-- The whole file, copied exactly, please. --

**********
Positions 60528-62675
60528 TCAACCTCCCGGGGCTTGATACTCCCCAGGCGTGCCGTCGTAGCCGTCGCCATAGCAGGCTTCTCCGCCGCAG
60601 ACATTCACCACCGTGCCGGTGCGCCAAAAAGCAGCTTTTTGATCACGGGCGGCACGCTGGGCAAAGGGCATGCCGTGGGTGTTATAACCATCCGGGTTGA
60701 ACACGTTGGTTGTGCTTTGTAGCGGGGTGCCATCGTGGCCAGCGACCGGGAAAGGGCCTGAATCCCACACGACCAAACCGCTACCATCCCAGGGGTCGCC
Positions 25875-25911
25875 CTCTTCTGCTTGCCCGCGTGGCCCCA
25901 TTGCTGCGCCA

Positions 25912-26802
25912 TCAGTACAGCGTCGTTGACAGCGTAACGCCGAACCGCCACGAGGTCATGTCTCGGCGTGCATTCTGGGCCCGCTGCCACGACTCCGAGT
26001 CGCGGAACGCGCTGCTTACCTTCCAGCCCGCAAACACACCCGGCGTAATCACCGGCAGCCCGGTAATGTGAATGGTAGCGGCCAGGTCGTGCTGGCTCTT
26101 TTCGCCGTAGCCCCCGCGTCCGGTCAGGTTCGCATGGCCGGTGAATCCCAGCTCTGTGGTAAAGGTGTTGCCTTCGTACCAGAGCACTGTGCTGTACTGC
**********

Positions 60528-62675
60528 TCAACCTCCCGGGGCTTGATACTCCCCAGGCGTGCCGTCGTAGCCGTCGCCATAGCAGGCTTCTCCGCCGCAG
60601 ACATTCACCACCGTGCCGGTGCGCCAAAAAGCAGCTTTTTGATCACGGGCGGCACGCTGGGCAAAGGGCATGCCGTGGGTGTTATAACCATCCGGGTTGA
60701 ACACGTTGGTTGTGCTTTGTAGCGGGGTGCCATCGTGGCCAGCGACCGGGAAAGGGCCTGAATCCCACACGACCAAACCGCTACCATCCCAGGGGTCGCC
Positions 25875-25911
25875 CTCTTCTGCTTGCCCGCGTGGCCCCA
25901 TTGCTGCGCCA

Positions 25912-26802
25912 TCAGTACAGCGTCGTTGACAGCGTAACGCCGAACCGCCACGAGGTCATGTCTCGGCGTGCATTCTGGGCCCGCTGCCACGACTCCGAGT
26001 CGCGGAACGCGCTGCTTACCTTCCAGCCCGCAAACACACCCGGCGTAATCACCGGCAGCCCGGTAATGTGAATGGTAGCGGCCAGGTCGTGCTGGCTCTT
26101 TTCGCCGTAGCCCCCGCGTCCGGTCAGGTTCGCATGGCCGGTGAATCCCAGCTCTGTGGTAAAGGTGTTGCCTTCGTACCAGAGCACTGTGCTGTACTGC